The decision

Upper Tribunal
(Immigration and Asylum Chamber) Appeal Number: PA/01790/2019


Heard at Field House
Decision & Reasons Promulgated
On 5th July 2019
On 16th July 2019
Extempore decision given at hearing








For the Appellant: Ms A Radford, Counsel, instructed by Shawstone Associates
For the Respondent: Ms S Cunha, Home Office Presenting Officer


The appellant, SF, is a citizen of Iraq of Kurdish ethnicity, born 7 January 1991. He appeals against a decision of First-tier Tribunal Judge Rodger promulgated on 16th April 2019 dismissing his asylum and humanitarian protection claim made to the respondent on 19th August 2018. His claim was refused by the respondent on 15th February 2019 and came before Judge Rodger on appeal on 26th March 2019.
The basis of the appellant's claim, as set out at [11] of Judge Rodger's decision, was as follows. The appellant was born in Qala Village in Jawlala, Iraq. In June 2014 he evacuated his home area and moved to Khanaquin, having fled the ISIS occupation of the area. He returned to his village two years later, following the overthrow of ISIS by the Kurdish Peshmerga and Hashd Al-Shaabi, who assumed control of the village. In 2017, the appellant was beaten by Hashd Al-Shaabi simply for being Kurdish. In mid-2018, all families in the area were issued with a letter from Hashd Al-Shaabi warning them to evacuate or be killed. This led to the appellant fleeing Iraq two weeks later. His family left at the same time. He claims not to know where they are. There was a suggestion during the asylum interview that the appellant's family had stayed in the area, but that is not clear.
The essence of the appellant's claim is that he fears that his life would be at risk upon return and that he would be killed by either ISIS or Hashd Al-Shaabi. He contends that there would not be a sufficiency of protection available, and that internal relocation would be unduly harsh.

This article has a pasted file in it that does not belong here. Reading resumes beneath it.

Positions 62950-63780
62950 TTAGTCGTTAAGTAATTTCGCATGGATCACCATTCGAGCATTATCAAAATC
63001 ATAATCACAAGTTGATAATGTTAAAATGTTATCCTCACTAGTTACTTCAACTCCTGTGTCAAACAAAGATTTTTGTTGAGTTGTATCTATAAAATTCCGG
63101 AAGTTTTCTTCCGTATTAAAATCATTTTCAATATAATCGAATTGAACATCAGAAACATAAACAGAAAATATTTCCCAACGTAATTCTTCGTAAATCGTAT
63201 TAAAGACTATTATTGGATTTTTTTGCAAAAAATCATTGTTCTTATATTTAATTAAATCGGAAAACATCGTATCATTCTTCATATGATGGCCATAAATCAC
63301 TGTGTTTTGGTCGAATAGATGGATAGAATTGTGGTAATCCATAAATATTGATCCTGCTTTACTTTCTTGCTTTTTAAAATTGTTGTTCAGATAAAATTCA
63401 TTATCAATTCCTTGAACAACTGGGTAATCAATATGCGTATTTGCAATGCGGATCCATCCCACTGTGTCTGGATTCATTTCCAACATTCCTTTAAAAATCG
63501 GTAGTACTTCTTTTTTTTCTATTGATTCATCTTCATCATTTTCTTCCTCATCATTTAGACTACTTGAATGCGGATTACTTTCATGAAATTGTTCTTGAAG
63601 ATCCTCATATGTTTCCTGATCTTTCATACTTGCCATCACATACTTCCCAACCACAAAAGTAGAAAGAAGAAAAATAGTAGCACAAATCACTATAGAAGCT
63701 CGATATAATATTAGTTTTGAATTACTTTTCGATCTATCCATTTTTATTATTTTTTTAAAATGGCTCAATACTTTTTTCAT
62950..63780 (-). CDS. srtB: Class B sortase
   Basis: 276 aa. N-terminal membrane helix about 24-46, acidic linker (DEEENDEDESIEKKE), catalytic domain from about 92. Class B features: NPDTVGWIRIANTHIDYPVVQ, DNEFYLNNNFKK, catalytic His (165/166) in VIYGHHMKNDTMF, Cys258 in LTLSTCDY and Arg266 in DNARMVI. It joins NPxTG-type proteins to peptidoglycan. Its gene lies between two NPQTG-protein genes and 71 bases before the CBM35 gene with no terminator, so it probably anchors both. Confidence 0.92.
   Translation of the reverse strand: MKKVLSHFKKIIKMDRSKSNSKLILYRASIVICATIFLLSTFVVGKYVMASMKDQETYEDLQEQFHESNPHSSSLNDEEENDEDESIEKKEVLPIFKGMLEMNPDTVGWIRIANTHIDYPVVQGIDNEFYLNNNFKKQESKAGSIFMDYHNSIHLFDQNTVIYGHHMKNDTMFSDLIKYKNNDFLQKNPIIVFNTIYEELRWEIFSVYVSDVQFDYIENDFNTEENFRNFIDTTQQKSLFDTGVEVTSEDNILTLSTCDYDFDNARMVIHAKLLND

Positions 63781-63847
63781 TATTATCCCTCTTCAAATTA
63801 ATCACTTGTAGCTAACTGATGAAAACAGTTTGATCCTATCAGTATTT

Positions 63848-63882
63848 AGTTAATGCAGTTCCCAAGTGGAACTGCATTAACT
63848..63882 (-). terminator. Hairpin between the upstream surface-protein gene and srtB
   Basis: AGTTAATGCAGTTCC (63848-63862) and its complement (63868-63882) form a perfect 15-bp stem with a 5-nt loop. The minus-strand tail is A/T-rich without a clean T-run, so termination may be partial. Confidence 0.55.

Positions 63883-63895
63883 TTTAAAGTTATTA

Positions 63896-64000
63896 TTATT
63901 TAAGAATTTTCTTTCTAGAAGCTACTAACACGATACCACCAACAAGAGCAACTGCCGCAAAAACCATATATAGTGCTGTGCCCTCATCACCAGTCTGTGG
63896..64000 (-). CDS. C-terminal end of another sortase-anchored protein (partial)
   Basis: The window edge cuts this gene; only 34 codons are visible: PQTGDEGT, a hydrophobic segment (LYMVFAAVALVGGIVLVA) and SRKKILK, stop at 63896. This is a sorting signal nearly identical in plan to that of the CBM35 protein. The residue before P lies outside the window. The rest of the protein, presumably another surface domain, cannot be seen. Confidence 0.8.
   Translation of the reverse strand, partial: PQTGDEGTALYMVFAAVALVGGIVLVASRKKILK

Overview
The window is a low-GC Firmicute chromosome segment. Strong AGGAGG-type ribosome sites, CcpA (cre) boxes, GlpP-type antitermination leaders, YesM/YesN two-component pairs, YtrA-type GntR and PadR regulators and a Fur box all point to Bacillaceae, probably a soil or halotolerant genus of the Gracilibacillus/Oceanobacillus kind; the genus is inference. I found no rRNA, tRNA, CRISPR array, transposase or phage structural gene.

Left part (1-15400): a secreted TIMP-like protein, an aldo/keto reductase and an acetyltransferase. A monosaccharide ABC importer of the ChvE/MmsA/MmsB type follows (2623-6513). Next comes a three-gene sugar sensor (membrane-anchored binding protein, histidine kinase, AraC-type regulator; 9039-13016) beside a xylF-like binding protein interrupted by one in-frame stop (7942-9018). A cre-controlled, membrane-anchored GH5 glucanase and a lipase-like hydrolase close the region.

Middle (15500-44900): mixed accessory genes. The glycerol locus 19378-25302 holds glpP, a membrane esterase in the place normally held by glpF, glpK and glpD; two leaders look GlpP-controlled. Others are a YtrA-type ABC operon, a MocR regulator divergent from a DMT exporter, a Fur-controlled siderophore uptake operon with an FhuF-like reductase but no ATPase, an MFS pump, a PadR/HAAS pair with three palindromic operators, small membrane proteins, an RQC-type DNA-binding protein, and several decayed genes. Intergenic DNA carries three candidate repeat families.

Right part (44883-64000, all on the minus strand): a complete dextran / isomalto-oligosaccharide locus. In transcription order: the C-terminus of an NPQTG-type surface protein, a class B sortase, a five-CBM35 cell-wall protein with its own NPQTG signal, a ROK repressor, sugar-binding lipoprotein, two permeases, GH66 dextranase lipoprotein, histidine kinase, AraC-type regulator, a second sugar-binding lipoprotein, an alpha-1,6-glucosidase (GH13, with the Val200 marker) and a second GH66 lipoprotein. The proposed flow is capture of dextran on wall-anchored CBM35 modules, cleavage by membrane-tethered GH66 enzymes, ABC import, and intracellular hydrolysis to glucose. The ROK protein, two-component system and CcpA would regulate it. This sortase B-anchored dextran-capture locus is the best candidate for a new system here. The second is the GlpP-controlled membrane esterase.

Permission to appeal
Permission to appeal was granted by the First-tier Tribunal in response to an application which consisted of four grounds of appeal.
Ground 1 was that the First-tier Tribunal Judge erred in failing properly to apply the relevant country guidance concerning the difficulties associated with obtaining a Civil Status Identity Document ("CSID") pursuant to the cases of AA (Article 15(c)) Iraq CG [2015] UKUT 544 (IAC) and AAH (Iraqi Kurds - internal relocation) Iraq CG [2018] UKUT 212 (IAC). In addition, the appellant relied on before me the case of AA (Iraq) v Secretary of State for the Home Department [2017] EWCA Civ 944.
Secondly, the judge is said to have failed to consider the appellant's credibility in the context of the background materials which established that there was clear and indiscriminate danger existing in his home area at the time.
Thirdly, the grounds contend that the judge applied the wrong standard of proof in finding that the appellant would have certain opportunities for obtaining the necessary documentation, by virtue of it being reasonably likely that his family would be able to assist him. The essence of this ground is that pursuant to the case of Karanakaran [2000] 3 All E.R. 449 at 22, it was not possible to reach a finding that it is reasonably likely that the appellant would not enjoy the assistance of his family unless the tribunal had "no real doubt" about that he would not be able to obtain such assistance. The correct standard is that a decision maker must have no real doubt that the relevant matters would be able to take place.
Finally, the grounds contend that the judge erred procedurally when refusing to adjourn the proceedings in order to allow the appellant to obtain a medical report into his mental health conditions.

First, addressing the issue of the adjournment application, the judge dealt with this at [24] of her decision. There is a hint of frustration in the judge's discussion of the late adjournment application, which was made on the morning of the hearing. The focus of her analysis is the unreasonableness of the appellant's request. The judge noted that he had been represented throughout the proceedings, and it was submitted by the Presenting Officer before me that the Case Management Review hearing provided every opportunity for the appellant to put forward his request for an adjournment to obtain the medical report at that stage.